Many developers today are only familiar with computing as a practice and a profession in the era of x86 monoculture. Over the last 30 years, manufacturing advances and several technology revolutions have provided developers the luxury of a rich ecosystem of languages and libraries that rest on a general, broad hardware platform.
But winter is coming. Several of the biggest buzzwords in technology - big data, cloud computing, internet of things - all center around the tension between rapidly diversifying hardware innovation and the limitations of legacy software architectures.
This talk tackles the existential question of what software *is*, in an age when hardware ranges from smartphones to bacterial DNA to datacenters, and the pragmatic question of how software developers can stay afloat amidst the accelerating pace of hardware disruption.
At Netflix, we realize that there’s a tension between the availability of our service and our speed of innovation. If we move slowly, we can be very available -- but that’s not a good business proposition. If we move super fast, we risk downtime -- and that might annoy our customers. But what if we could increase our velocity without significantly impacting availability? How can we shift that curve so that we’re moving faster without dropping any of those coveted 9’s?
This talk will explore how we can engineer velocity by weaving together tooling and culture with software development to expose and elevate highly effective practices. We’ll discuss the importance of a blameless culture, where mistakes are a part of the learning process and it’s more about recovering fast than not making mistakes in the first place. This talk describes how our tooling, in particular our continuous delivery system, allows us to build scaffolding so that we’re comfortable with software developers making the decision to push the button for prod deployment -- and helps them to recover if necessary. As a result, we can run fast, trusting our tooling and our culture.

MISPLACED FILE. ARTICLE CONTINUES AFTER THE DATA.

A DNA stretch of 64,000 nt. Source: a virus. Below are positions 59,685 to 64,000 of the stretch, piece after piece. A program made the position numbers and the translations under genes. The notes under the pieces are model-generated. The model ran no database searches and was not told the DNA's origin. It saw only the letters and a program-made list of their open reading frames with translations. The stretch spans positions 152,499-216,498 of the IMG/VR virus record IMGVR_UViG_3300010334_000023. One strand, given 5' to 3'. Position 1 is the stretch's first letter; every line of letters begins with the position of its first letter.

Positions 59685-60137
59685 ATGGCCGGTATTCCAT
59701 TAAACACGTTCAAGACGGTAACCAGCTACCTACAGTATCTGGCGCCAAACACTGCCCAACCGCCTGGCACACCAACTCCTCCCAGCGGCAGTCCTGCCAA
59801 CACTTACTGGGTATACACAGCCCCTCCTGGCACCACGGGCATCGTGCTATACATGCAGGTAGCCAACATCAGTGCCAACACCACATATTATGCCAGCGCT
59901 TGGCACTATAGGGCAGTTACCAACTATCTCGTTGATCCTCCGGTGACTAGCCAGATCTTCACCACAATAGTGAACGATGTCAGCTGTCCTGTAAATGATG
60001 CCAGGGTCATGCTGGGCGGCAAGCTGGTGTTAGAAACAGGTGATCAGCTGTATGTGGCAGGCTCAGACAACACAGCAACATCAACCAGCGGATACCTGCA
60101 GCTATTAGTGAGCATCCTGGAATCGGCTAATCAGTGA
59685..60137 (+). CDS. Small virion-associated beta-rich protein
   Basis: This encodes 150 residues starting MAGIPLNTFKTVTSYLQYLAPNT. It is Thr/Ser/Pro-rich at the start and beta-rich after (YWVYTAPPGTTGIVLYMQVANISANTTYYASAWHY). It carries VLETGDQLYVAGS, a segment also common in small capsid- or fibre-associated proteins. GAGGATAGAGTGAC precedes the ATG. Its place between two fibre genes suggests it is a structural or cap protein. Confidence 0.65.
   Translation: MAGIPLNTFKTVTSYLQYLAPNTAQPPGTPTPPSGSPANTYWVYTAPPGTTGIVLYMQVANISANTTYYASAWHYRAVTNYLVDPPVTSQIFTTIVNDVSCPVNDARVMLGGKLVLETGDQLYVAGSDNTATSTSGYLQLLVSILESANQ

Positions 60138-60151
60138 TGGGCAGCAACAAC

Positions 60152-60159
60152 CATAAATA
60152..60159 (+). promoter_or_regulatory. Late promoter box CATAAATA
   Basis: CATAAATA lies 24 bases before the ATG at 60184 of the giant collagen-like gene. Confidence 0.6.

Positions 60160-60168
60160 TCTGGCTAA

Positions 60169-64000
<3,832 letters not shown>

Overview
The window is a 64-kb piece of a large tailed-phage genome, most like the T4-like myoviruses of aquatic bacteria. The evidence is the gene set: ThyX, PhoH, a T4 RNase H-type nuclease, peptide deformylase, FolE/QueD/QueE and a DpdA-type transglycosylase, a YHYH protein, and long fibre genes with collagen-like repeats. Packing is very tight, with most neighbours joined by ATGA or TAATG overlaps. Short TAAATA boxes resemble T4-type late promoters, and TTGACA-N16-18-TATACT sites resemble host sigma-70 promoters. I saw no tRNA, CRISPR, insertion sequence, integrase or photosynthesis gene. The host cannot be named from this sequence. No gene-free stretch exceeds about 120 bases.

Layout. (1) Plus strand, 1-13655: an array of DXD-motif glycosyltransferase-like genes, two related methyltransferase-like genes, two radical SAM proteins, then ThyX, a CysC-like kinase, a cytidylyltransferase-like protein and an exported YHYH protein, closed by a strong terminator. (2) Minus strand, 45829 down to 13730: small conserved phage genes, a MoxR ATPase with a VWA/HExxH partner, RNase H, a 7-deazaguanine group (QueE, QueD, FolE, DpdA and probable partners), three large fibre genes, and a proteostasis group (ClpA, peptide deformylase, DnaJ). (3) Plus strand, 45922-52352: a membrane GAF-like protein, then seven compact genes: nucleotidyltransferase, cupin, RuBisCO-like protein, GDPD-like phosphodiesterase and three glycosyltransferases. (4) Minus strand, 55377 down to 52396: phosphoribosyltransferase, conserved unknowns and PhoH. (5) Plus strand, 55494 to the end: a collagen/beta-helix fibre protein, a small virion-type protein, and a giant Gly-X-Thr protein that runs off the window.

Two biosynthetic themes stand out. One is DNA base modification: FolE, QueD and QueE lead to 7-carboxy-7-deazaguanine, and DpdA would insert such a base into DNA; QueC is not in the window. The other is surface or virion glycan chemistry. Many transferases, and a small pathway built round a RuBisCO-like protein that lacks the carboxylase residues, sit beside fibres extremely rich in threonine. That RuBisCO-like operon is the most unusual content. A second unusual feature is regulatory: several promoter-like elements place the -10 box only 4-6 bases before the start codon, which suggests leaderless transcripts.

Throughout this talk, I hope that you will challenge yourself to consider how your company can "shift the curve" through tooling and to achieve a high velocity environment without negatively impacting reliability.
Amazon.com runs some of the world's largest distributed systems at scale. Much of the internet relies on these services to be highly available, performant, and to scale virtually limitlessly. This session will be a deep dive into the history of NoSQL at Amazon.com, from the world of relational databases, to the Dynamo days, to the world of managed services like DynamoDB. We will cover lessons we learned facing Amazon Web Services, as well as internal services that power much of Amazon.com and AWS behind the scenes. Come learn how our distributed systems evolved over the last decade to take on their current form and hear insights that will help you get a running start with yours. We cover deployment practices, testing and modeling methodologies, as well as how we continuously improve operations every day.